A real Apple 1 can go for hundreds of thousands of dollars at auction so they are a bit beyond my price range. Thanks to Briel Computers, there are other options. After all, the motto of Briel computers is “If you can’t get the real thing, get the Briel thing”.
So, I did. I picked up the kit and assembled the computer from parts and it worked the first time. Then with the help of my dad, we built a beautiful wooden case for it. This computer is probably my most prized item in my collection because of the hard work which went into it and it recalls the Rand X which unfortunately is lost to this world. You can read more about assembling the computer and building the case
|Storage||I am using a CFFA interface and a compact flash card for storage which is definitely not retro but convenient|
|Video||I have connected the composite video output to a video switcher which has composite, svideo and VGA inputs and a single VGA output which I send to a flat panel monitor.|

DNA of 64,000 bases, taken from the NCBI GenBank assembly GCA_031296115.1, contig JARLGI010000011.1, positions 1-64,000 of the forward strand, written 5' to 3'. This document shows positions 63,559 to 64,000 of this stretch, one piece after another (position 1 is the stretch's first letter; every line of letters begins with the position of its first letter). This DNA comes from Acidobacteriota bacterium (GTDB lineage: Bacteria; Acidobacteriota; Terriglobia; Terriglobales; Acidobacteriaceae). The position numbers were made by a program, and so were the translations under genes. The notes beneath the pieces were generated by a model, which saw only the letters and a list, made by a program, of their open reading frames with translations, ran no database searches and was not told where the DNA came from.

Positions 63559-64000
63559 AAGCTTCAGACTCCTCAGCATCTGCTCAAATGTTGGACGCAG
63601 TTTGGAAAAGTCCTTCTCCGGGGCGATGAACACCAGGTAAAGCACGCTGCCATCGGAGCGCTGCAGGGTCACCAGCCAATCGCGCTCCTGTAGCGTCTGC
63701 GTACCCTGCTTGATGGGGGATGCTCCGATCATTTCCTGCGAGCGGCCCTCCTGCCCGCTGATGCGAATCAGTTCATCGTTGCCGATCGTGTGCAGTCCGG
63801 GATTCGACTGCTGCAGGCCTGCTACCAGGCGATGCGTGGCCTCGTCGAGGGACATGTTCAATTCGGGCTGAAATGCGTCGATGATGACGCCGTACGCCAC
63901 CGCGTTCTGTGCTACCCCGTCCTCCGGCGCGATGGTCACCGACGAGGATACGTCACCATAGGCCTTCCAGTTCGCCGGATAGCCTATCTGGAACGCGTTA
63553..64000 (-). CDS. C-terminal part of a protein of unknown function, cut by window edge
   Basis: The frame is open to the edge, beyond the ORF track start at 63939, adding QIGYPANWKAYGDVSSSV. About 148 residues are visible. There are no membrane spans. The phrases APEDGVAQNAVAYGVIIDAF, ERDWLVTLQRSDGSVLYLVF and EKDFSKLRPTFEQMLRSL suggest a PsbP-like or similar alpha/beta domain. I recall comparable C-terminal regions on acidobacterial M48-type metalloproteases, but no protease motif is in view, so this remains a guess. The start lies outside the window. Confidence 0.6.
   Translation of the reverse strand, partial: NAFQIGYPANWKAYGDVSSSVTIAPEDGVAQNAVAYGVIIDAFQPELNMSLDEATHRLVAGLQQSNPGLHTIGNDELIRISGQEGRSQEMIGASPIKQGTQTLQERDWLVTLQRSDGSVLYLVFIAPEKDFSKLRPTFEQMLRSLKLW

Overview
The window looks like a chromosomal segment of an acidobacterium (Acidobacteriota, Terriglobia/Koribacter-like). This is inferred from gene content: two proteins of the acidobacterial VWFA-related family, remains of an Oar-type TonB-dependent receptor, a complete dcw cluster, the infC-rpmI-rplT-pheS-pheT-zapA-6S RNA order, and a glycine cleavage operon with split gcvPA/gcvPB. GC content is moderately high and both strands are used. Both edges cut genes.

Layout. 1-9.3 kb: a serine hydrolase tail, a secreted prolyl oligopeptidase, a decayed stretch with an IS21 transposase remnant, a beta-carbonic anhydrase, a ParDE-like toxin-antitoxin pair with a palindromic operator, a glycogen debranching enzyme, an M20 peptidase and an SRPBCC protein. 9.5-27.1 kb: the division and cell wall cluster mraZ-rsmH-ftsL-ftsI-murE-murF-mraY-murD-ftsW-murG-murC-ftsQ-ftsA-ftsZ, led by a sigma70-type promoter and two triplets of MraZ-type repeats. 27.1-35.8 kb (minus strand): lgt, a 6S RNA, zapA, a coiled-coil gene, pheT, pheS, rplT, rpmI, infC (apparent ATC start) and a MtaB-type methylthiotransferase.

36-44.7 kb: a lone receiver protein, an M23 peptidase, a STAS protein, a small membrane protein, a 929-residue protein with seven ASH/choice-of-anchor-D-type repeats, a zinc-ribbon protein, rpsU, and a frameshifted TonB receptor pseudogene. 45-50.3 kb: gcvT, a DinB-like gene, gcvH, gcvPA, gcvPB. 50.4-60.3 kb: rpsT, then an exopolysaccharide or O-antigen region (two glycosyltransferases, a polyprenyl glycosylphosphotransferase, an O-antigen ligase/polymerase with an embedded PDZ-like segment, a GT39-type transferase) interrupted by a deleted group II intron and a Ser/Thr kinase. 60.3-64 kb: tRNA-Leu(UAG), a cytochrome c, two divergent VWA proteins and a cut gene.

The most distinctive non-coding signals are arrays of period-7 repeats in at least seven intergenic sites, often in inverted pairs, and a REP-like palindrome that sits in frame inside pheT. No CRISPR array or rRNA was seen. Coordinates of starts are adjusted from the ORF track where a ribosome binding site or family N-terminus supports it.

|I/O||I have the serial port connected to my iMac and I have a PC keyboard connected to the Replica One and mounted to the case.|
What Do I Do With It:
I can use the serial cable to upload software to the Replica One from my iMac. Basically, the iMac types the code in for me when I send the data over the serial. Once it is uploaded, I can save the data to the compact flash card. Using this technique, I have uploaded most of the available Apple 1 software to my system.
But I also have cc65, a C cross compiler working for my Replica One. That way, I can write C code on my iMac and compile it. Then, I upload the binary to the Replica One over serial and can execute the program. I have used this technique to create a typing tutor and a tic-tac-toe program. At the moment, I have no real Replica One projects on the go.